A year ago, Boston College women’s hockey needed overtime to dispatch Northeastern in the Hockey East Championship for its fourth-consecutive title.
This season, the Eagles are again the cream of the crop—and the Huskies still don’t have enough to pull off the upset.
No. 2 BC (12-1-2, 6-0-2 Hockey East) ran its conference undefeated streak to eight games to start the season, handing Northeastern (9-8-2, 5-5-1) a disappointing 7-3 defeat on Tuesday night at Kelley Rink. The Eagles’ victory came just six days after they handed Harvard an eight-goal loss.
“They’re a very good team,” head coach Katie Crowley said. “I was really happy with the way our players found ways to score goals when we had opportunities.”
Entering the season ranked No. 4 in the country, the Eagles have continued to climb. A brunt of the effort has been put on the duo of Daryl Watts and Caitrin Lonergan, who rank first and second in the country in points, respectively. It was no different against the Huskies, as Lonergan netted a hat-trick with two assists and Watts added a pair of goals.
Lonergan wrestled the title of the team’s leading goalscorer from Watts, as they entered with 15 apiece. A year removed from a 15-goal freshman campaign, she already has 18 through the first two months of the season.
“She has had the most dynamic change from last year,” Crowley said. “She’s stepped up her game and I’ve been really impressed with how she handles herself. She’s really changed right before our eyes in the year-and-a-half we’ve had her.”
Lonergan scored just over three minutes into the game, burying a one-timer after Kenzie Kent scooped up a rebound behind the net and found her at the point. A resilient Northeastern team, however, coming off of a season-defining win over No. 1 Wisconsin, rallied. Just over a minute later, while falling to the ice, McKenna Brand backhanded a rebound at the crease for the equalizer.
Seven minutes later, it was Watts’s turn. The freshman forward darted in to capitalize on a turnover on the blue line. With just the goalie and the defender to beat, she passed it to Lonergan, who immediately returned it to set up a wide-open shot for Watts. To cap off the one-two exchange, the freshman flung the puck into the back of the right side of the net.
The opening period featured uncharacteristic play from both teams, as their vaunted power plays—the Eagles ranked third and Huskies sixth in conversion percentage coming into the night—created more chances for their shorthanded opposition. They swapped 5-on-4 opportunities in the final five minutes of the first period, and both nearly gave up shorthanded goals. Northeastern’s Andrea Renner got off a low shot that was turned away on a sprint to the net, while Kent and Watts alike had one-on-goalie chances where they came up short.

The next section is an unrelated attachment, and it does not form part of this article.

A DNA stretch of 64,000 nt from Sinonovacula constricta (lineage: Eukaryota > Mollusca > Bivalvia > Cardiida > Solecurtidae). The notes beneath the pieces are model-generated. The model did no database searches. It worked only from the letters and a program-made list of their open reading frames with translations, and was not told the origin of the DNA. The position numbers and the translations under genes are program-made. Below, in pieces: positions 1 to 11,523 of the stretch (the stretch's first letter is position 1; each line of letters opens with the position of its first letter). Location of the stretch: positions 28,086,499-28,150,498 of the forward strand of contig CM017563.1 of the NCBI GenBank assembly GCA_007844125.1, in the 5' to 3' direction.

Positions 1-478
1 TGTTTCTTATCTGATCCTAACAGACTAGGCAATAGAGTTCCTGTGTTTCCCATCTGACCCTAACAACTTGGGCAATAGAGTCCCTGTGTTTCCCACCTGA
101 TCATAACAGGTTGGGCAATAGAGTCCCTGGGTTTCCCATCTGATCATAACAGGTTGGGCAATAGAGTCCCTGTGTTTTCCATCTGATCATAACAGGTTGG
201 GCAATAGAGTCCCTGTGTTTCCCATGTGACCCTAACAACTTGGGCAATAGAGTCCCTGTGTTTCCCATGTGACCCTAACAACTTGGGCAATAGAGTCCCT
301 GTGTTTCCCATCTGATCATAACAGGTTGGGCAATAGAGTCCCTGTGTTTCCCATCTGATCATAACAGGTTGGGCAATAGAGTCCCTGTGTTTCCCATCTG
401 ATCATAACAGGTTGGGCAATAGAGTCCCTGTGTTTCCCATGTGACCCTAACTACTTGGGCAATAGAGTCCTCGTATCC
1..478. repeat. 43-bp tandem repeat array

The power-play struggles would continue for the Huskies, however, as they finished 0-for-4, even failing to score during back-to-back chances in the second.
“They move a lot on our power play and we did a great job in staying in lanes,” Crowley said. “They had seven shots on them, and they say your best penalty killer needs to be your goalie and I thought Katie [Burt] was that for us.”
Kent had her hand in BC’s opening salvo in the second, feeding Delaney Belinskas in the crease to poke it through Huskies keeper Aerin Frankel’s legs. Then, with just over five minutes left in the period, it was Watts and Lonergan, reversing roles. Watts gathered a puck at the blue line and fed a cutting Lonergan, who faked a shot and cut to the right, beating a defender to bury a low shot in the bottom left portion of the net.
That was enough for Frankel, who conceded four goals, while recording 16 saves—a surprising outcome considering the fact that the freshman goaltender entered second in the country in save percentage and third in goals against average. Replacement Brittany Bugalski didn’t fare much better, though, allowing a pair of goals in relief.
BC’s Kent and Watts quickly scored in the third, tallying goals a minute apart. Kent’s finished over Bugalski’s right shoulder while cutting in, while Watts used a nifty move in the crowded area between the circles for her second goal.
Lonergan capped the Eagles scoring—and completed her hat trick—with 3:23 left on the clock. The sophomore buried a shorthanded goal, deftly finishing a backhanded breakaway that Bugalski had no chance on.
Northeastern’s Lauren Kelly and Skylar Fontaine added goals in the loss.
BC has been held to two goals or less just twice in 15 games this season, and the firepower up top means they’re able to match up with anybody in the country. Lose track of Watts or Lonergan and it won’t end well. The Eagles had six players record two or more points on Tuesday night, boding well for a deep run in the postseason.
Featured Image by Taylor Perison / Heights Staff